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CÉDRIC RIVRAIN – POUSSIÈRE

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The portraits look at us, the animals stare at us. In their eyes runs the same opaque gleam, which we cannot determine whether it betrays a surge of tenderness or the secret of a wound, whether it calls or dreads. — Rodrigue Fondeviolle*

 

 

Since the beginning of his career, Cédric Rivrain has used the portrait as his principal subject of study whether he creates portraits of friends, family, or imaginary people. In that sense Rivrain’s artistic practice is very much anchored in the antic myth of Botades, where the original function of the portrait was to render absence present. With Poussière [Dust], his first exhibition presented in Los Angeles with the gallery Fitzpatrick, Paris, he continues his pursuit of the ineffable image. The artist intentionally threads fiction to better recall souvenirs of stealthy moments of life and lost encounters with passers-by. The gallery of portraits presented here read like a James Joyce novel—a modern coming-of-age tale and the discovery of what makes it unconventional.

 

 

 

In a deserted mid-century bungalow that sits like a transparent box at the top of Laurel Canyon, we are welcomed by two portraits of young men behind a window, in their underwear. One of whom Rodrigue à la fenêtre / Rodrigue at the window(2024) is Rivrain’s lover in real life. But let’s not be distracted, and instead look into the story offered here before our eyes. It’s not clear if these two figures are waving at us, the audience, or just wandering in their own thoughts like prisoners behind bars. Standing in the main room surrounded by a few large paintings, we discover characters staged in similar situations. In Trois figures / Three figures (2024), a small group of lesbigay people are squatted in front of a closed window. This time the perspective is taken from the interior and creates a feeling of confinement. Same with Porte-Fenêtre / French Window (2023), where two individuals placed in a bedroom try to open a French door to find themselves halfway blocked by pulled down blinds. In Passagers (Avion) / Passengers (Airplane) (2024), a young man gazes through the aircraft window. Suddenly, the opening that lets us see through is tiny in proportion of the rest of the colorless painting, on the right-hand corner of which the word NUITS (nights) is painted in large black letters. The circumstances of the scene unfolding in front of our eyes feels unresolved: Is the person stranded on the ground or ready to take off for the night? Rivrain is a playful artist. He likes to blur the lines and create unspoken situations. With Simon au miroir / Simon at the Mirror (2024), we come face to face in the narrow corridor with a juvenile boy in his Calvins. The boy holds a smartphone in his right hand. At first sight we feel he’s shooting us. But the more we seek details (especially the reversed logo on his underwear) the better we understand that, in fact, he’s looking at a mirrored door taking a selfie with his left hand.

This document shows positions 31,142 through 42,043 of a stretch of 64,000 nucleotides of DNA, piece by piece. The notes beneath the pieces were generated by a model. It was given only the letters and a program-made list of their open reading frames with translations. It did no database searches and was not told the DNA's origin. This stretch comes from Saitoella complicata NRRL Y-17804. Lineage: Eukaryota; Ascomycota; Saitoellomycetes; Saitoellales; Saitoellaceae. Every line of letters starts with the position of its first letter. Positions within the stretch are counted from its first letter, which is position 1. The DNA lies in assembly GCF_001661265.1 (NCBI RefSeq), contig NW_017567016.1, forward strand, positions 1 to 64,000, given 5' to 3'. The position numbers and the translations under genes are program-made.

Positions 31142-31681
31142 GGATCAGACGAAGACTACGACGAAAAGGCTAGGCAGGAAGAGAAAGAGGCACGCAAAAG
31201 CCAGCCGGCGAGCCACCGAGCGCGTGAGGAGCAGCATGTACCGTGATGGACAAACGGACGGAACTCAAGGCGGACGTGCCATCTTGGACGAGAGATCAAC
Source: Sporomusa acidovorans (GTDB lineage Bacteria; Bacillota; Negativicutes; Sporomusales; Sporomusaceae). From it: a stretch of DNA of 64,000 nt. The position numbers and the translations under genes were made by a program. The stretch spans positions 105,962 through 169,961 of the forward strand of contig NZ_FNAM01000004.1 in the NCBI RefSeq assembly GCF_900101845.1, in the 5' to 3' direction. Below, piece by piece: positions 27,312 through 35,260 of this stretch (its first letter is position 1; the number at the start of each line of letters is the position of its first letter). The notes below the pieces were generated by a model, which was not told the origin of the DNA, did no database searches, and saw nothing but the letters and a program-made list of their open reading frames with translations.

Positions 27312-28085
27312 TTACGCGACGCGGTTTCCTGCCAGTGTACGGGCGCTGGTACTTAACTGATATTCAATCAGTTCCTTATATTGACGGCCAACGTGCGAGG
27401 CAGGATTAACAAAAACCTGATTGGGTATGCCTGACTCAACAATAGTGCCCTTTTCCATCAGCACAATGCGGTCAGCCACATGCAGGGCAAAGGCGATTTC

The navigation of the exhibition between the various interior / exterior perspectives in the work is accentuated by the way the paintings are hung against clear windows, the same windows that give view to a luxurious garden outside. The glowing green found in the surroundings delicately offsets the shades of charcoal gray, light blue, and dusty white encompassed in the paintings. One can wonder how much pleasure the artist must have had to arrange these see-through layers within this jewel box environment. The smaller second room, an intimate wood-paneled bedroom, is opaque and displays small classical portraits of the artist’s friends such as Hugo (2024), Leilha (2024), DeSe & Serenity (2024), and Akeem (2024). Interspersed throughout are a few portraits of animals depicted in incongruous situations with domestic objects like a naked power strip in Cygne et multiprise / Swan and Power strip (2024), a bulb without its lampshade in Bébé singe / Baby Monkey (2024), and an empty rack of clothes in Grande Chauve-souris (Big Bat) (2023). Again we find ourselves imagining the type of excitement which must have guided the artist to bring these surprising mammals on the ride along with the only self-portrait of the artist titled Bouche fermée (Autoportrait) / Closed Mouth (Self-Portrait) (2024).

 

 

 

Ultimately, we leave the place with a sense of wonder and amusement. After all, despite these abundant displays of flesh and body, the artist remains veiled in mystery, and the queerness and privacy of appearances distills through the air a feeling of enchanted appeasement. Bringing to the mind one last interrogation—could these collections of studies be summarized in a portrait of the artist as a young man? Dorothée Perret

 

 

*Rodrigue Fondeviolle, excerpt from the text of the exhibition Poussière.

Cédric Rivrain, Poussière, installation views, from top: Rodrigue à la fenêtre / Rodrigue at the window, 2024 (left) and Nassim à la fenêtre / Nassim at the window, 2024; Porte-Fenêtre / French Window, 2023; Passagers (Avion) / Passengers (Airplane), 2024; Trois figures / Three Figures, 2024; Simon au miroir / Simon at the Mirror, 2024; Hugo, 2024; DeSe & Serenity, 2024; Bébé singe / Baby Monkey, 2024; Bouche fermée (Autoportrait) / Closed Mouth (Self-Portrait), 2024.

Images courtesy and © Cédric Rivrain and Fitzpatrick Gallery, Paris.